Inorganic nanoparticles (NPs) have the ability to self-organize into a variety of structures. Analysis of experimental data for different types of NPs indicates a general trend of self-assembly under a wider range of conditions and having broader structural variability than self-assembling units from organic matter.
Remarkably, the internal organization of self-assembled NP systems rivals in complexity those found in biology, which reflects the biomimetic behavior of nanoscale inorganic matter. In this talk, I will address the following questions:
(a) What are the differences and similarities of NP self-organization compared with similar phenomena involving organic and biological building blocks?
(b) What are the forces and related theoretical assumptions essential for NP interactions?
(c) What is the significance of NP self-assembly for understanding the emergence of life?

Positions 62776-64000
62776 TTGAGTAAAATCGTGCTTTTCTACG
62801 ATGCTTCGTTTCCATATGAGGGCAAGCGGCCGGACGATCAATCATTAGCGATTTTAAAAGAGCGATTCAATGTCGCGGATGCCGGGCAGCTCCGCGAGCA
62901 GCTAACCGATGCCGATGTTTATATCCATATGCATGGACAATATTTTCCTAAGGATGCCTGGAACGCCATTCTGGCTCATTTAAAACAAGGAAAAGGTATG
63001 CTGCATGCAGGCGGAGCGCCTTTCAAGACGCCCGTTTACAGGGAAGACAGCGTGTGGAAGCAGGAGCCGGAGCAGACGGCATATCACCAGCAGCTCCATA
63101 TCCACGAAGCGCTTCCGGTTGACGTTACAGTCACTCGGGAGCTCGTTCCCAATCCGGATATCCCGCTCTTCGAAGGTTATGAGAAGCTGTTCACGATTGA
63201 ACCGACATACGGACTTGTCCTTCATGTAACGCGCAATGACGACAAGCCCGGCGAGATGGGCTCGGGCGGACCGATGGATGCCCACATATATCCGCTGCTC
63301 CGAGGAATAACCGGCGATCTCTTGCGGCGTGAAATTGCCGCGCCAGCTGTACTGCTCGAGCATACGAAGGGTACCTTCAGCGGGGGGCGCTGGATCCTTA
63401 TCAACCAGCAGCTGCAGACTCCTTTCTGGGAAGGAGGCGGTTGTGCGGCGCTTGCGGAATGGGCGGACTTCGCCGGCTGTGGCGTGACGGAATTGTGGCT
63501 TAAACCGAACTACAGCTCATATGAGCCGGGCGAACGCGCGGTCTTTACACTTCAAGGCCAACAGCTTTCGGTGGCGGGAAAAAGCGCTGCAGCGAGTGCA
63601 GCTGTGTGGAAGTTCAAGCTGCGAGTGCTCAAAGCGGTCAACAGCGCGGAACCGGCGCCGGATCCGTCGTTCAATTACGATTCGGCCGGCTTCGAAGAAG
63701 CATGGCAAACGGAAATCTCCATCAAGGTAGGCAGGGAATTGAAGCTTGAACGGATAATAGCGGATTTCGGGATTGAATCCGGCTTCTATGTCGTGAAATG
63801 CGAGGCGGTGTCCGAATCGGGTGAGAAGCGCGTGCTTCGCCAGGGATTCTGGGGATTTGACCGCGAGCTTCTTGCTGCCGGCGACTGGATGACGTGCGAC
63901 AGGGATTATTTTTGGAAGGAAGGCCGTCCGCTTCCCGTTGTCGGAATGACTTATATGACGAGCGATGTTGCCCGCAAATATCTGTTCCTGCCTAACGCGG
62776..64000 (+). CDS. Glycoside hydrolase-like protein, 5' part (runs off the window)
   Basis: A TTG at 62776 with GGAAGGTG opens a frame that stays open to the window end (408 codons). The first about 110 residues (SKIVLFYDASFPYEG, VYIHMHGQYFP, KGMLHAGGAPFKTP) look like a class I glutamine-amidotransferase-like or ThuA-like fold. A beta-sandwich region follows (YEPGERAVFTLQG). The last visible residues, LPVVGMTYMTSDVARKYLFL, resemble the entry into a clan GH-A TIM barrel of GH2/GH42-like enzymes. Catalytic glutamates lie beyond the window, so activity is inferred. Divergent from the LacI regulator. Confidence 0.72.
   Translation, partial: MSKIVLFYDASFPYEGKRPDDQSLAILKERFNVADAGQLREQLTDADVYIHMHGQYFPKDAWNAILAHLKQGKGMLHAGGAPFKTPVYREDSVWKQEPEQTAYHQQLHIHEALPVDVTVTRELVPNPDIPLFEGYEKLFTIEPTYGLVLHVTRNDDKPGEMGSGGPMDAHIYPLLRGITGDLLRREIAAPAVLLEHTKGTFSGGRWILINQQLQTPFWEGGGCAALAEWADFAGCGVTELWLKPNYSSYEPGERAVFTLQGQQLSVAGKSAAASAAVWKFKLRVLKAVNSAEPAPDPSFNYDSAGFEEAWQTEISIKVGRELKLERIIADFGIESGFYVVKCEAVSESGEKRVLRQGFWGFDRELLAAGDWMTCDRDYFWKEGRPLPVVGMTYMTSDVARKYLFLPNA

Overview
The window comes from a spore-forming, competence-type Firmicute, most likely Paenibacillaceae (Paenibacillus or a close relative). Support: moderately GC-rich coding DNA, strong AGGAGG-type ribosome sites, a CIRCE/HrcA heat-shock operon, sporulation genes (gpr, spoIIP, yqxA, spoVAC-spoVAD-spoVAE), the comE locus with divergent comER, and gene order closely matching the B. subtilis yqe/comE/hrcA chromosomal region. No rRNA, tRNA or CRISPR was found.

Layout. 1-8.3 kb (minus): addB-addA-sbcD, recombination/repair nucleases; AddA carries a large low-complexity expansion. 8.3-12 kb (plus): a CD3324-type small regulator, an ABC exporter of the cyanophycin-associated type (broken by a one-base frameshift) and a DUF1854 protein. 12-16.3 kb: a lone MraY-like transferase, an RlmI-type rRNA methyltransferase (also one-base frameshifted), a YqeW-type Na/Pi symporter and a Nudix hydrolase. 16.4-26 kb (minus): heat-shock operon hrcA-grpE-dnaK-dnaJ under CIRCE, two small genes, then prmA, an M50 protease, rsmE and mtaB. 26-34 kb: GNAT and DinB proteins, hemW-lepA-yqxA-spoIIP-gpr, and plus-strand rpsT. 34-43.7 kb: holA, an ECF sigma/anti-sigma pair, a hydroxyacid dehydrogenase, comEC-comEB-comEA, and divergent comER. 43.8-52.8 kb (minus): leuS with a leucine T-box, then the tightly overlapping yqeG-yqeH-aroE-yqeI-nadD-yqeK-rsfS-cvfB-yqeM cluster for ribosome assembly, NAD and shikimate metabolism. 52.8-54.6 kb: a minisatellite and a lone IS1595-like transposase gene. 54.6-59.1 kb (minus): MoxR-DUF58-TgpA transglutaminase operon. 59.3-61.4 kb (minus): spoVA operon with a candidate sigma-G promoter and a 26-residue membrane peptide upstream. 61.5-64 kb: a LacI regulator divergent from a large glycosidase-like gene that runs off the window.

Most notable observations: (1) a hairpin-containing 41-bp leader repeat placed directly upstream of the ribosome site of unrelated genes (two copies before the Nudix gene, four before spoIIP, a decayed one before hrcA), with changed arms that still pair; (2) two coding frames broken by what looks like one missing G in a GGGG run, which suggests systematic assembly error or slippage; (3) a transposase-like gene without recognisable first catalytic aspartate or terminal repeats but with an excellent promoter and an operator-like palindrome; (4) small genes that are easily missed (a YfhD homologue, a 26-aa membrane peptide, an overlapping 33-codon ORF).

(d) What are the technological opportunities of NP self-organization?
Self-organization of chiral nanostructures will illustrate the importance of subtle anisotropic effects stemming from collective behavior of NPs and non-additivity of their interactions. The fundamental significance of studies in this area from this and other groups will be discussed in relation to the origin of homochirality on Earth and spontaneous compartmentalization (protocells).
The practicality of self-organization of nanoparticles will be discussed in relation to charge storage technologies, DNA/protein biosensing, chiral catalysis, and polarization-based optical devices.